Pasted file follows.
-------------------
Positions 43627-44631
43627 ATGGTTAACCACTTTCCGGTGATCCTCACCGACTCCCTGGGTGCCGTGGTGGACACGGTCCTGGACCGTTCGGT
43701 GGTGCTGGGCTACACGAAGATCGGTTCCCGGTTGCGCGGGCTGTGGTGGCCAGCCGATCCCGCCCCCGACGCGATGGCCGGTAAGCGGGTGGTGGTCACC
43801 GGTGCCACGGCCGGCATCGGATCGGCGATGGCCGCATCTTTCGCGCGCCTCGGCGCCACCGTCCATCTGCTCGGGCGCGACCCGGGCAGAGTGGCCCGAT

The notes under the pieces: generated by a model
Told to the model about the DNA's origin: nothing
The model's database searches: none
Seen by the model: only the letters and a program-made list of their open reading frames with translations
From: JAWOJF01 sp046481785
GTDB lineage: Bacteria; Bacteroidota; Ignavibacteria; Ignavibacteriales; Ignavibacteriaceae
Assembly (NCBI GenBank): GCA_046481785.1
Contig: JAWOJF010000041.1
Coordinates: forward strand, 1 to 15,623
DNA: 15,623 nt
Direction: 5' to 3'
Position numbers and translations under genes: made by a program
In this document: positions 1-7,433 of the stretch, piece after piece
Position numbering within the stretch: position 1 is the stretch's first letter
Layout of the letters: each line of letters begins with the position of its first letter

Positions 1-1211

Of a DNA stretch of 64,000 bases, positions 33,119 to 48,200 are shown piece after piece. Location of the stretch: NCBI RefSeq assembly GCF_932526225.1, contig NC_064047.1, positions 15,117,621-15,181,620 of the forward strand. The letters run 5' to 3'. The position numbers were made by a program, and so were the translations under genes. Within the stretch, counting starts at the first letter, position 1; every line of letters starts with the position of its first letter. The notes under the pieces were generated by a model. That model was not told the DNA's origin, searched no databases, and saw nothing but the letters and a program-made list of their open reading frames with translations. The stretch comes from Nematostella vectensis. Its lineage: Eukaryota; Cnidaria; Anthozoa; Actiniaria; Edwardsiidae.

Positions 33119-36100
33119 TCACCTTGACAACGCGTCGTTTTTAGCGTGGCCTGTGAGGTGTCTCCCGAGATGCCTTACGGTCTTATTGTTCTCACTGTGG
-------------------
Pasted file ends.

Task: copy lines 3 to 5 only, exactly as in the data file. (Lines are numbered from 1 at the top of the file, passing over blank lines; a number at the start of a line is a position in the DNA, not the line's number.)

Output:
43701 GGTGCTGGGCTACACGAAGATCGGTTCCCGGTTGCGCGGGCTGTGGTGGCCAGCCGATCCCGCCCCCGACGCGATGGCCGGTAAGCGGGTGGTGGTCACC
43801 GGTGCCACGGCCGGCATCGGATCGGCGATGGCCGCATCTTTCGCGCGCCTCGGCGCCACCGTCCATCTGCTCGGGCGCGACCCGGGCAGAGTGGCCCGAT

The notes under the pieces: generated by a model